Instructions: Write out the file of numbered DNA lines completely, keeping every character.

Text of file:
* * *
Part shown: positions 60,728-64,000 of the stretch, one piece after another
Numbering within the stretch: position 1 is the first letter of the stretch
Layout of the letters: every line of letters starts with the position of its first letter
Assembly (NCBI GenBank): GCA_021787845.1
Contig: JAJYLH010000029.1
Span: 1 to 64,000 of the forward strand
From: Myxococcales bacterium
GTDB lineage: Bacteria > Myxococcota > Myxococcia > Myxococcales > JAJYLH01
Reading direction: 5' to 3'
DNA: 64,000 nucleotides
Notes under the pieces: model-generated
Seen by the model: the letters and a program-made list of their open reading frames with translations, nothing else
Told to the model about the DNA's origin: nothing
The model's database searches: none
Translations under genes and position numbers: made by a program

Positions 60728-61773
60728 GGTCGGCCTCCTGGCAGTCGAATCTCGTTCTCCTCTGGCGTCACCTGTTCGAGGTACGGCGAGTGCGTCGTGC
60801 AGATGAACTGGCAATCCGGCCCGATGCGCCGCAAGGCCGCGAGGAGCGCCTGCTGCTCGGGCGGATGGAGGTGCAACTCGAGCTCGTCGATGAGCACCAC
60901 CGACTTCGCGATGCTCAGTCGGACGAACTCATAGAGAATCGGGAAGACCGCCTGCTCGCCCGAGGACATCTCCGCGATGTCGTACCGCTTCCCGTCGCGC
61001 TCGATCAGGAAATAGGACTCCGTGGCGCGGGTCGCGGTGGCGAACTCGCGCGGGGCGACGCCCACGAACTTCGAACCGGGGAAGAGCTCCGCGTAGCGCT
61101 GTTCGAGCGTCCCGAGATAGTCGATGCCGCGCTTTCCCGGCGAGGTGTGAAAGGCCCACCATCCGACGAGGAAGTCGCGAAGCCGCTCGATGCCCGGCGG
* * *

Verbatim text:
Part shown: positions 60,728-64,000 of the stretch, one piece after another
Numbering within the stretch: position 1 is the first letter of the stretch
Layout of the letters: every line of letters starts with the position of its first letter
Assembly (NCBI GenBank): GCA_021787845.1
Contig: JAJYLH010000029.1
Span: 1 to 64,000 of the forward strand
From: Myxococcales bacterium
GTDB lineage: Bacteria > Myxococcota > Myxococcia > Myxococcales > JAJYLH01
Reading direction: 5' to 3'
DNA: 64,000 nucleotides
Notes under the pieces: model-generated
Seen by the model: the letters and a program-made list of their open reading frames with translations, nothing else
Told to the model about the DNA's origin: nothing
The model's database searches: none
Translations under genes and position numbers: made by a program

Positions 60728-61773
60728 GGTCGGCCTCCTGGCAGTCGAATCTCGTTCTCCTCTGGCGTCACCTGTTCGAGGTACGGCGAGTGCGTCGTGC
60801 AGATGAACTGGCAATCCGGCCCGATGCGCCGCAAGGCCGCGAGGAGCGCCTGCTGCTCGGGCGGATGGAGGTGCAACTCGAGCTCGTCGATGAGCACCAC
60901 CGACTTCGCGATGCTCAGTCGGACGAACTCATAGAGAATCGGGAAGACCGCCTGCTCGCCCGAGGACATCTCCGCGATGTCGTACCGCTTCCCGTCGCGC
61001 TCGATCAGGAAATAGGACTCCGTGGCGCGGGTCGCGGTGGCGAACTCGCGCGGGGCGACGCCCACGAACTTCGAACCGGGGAAGAGCTCCGCGTAGCGCT
61101 GTTCGAGCGTCCCGAGATAGTCGATGCCGCGCTTTCCCGGCGAGGTGTGAAAGGCCCACCATCCGACGAGGAAGTCGCGAAGCCGCTCGATGCCCGGCGG